Open source Lemonade to beat BlackBerry?


The never-ending spate of lawsuits between companies like Research In Motion and Visto could soon be over, thanks to a mobile e-mail standard which might support an open source alternative.

"Things are about to happen rather quickly, and it should prove interesting for people like Visto and RIM," said Will Sheward, vice president of marketing at Isode, a long-established specialist in standards-based software for e-mail and directories. In June, Isode will launch a new version of its standards-based e-mail server software, which will support mobile e-mail, and should be immune from legal attack.

The server uses Lemonade, a proposed standard from the IETF, which is also known as M-IMAP, since it is essentially a mobile version of the widely used IMAP protocol.

"If they really believe they own the rights, these companies could sue the IETF, but it would be a hard task to prove it," said Sheward. It would be like saying our proprietary system has some of the same features as IMAP, therefore we own the IMAP protocol."

Once the basic principles of mobile e-mail are embodied in open standard protocols, companies will - and should - concentrate on providing additional services over and above those protocols, said Sheward. "It would be a relief for consumers if they could worry about e-mail functions rather than the latest lawsuit."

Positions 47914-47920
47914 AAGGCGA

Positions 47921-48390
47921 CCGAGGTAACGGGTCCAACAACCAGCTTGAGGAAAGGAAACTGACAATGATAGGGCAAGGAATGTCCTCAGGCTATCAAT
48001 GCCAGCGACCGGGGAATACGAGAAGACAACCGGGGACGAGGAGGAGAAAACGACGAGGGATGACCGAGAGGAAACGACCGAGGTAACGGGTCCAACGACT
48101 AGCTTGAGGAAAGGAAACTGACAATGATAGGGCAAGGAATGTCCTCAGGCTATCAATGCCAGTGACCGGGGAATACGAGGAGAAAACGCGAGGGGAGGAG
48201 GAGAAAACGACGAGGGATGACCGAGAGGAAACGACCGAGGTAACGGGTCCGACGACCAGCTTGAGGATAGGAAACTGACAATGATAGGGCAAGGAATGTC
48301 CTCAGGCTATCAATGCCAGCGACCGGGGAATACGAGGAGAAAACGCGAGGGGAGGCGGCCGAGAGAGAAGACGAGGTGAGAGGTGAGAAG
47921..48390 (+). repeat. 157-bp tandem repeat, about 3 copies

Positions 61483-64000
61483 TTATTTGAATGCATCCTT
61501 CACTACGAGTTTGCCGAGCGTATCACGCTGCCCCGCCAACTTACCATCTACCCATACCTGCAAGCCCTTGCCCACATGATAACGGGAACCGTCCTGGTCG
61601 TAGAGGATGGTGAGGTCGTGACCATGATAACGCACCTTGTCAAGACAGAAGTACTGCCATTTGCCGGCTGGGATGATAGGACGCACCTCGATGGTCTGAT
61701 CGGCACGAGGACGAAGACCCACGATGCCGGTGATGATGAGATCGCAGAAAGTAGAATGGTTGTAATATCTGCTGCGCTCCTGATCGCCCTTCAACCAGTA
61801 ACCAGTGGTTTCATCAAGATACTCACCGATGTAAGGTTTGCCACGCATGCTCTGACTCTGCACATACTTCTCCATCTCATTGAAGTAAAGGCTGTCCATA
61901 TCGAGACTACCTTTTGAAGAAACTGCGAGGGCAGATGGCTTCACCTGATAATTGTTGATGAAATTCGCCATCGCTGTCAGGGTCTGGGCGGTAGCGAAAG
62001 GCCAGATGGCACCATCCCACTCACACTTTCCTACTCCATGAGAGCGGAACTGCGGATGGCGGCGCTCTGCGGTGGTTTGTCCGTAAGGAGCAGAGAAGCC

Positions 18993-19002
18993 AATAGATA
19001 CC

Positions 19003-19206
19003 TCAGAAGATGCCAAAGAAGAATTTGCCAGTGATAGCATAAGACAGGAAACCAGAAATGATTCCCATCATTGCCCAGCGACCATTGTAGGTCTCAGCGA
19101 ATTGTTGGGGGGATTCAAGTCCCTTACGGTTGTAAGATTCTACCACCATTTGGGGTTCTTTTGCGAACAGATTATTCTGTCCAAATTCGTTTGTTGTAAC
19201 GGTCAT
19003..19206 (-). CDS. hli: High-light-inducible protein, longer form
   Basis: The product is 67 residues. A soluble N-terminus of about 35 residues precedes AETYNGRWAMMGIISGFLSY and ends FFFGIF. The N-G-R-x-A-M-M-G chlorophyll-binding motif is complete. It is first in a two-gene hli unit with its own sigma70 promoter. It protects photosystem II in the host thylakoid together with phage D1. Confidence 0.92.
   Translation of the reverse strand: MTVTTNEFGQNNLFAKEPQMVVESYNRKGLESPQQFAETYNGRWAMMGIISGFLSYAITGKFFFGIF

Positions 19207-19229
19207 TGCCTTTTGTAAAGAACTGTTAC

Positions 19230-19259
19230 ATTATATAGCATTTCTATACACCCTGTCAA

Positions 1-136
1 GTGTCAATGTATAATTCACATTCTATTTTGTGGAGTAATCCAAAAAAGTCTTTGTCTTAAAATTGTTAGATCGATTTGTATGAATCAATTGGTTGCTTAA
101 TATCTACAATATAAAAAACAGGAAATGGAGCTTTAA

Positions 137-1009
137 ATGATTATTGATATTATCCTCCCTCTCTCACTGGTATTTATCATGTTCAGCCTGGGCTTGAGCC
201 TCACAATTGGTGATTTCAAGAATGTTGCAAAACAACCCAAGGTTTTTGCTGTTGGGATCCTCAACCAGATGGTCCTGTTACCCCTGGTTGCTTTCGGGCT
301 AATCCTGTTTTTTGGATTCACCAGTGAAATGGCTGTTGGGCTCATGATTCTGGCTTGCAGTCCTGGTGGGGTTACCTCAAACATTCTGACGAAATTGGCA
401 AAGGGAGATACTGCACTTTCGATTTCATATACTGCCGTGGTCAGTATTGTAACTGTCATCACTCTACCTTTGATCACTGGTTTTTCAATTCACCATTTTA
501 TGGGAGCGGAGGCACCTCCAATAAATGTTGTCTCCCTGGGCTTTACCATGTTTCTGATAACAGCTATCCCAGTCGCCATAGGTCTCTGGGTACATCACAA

Lemonade based servers will require clients on mobile devices, but these will be produced by handset makers, he said, pointing to support for Lemonade from Nokia and Sony Ericsson Mobile Communications.

Further down the line, clients and servers could be built on open source lines, he said, and organizations like the public sector could help promote this approach, as they have with Linux and Open Document Format.

If good mobile e-mail clients are available for all mobile devices, then buying a specialist client for mobile e-mail would be as likely as buying a specialist PC to run e-mail or any other generic application, said Sheward: "The Blackberry could go the way of the Wang word processor."

Mobile e-mail standards have come on in leaps and bounds since a meeting in December 2005, when the IETF group and the Open Mobile Alliance (OMA) agreed on a common approach, and now have a standard which should be formally complete by the end of the year. Previously, OMA had been backing a different architecture based on its SyncML standard.

Lemonade stands for "license to enhanced mobile oriented and diverse endpoints" an acronym which may be contrived, but states the case for standardizing protocols and then encouraging innovation on top of them.

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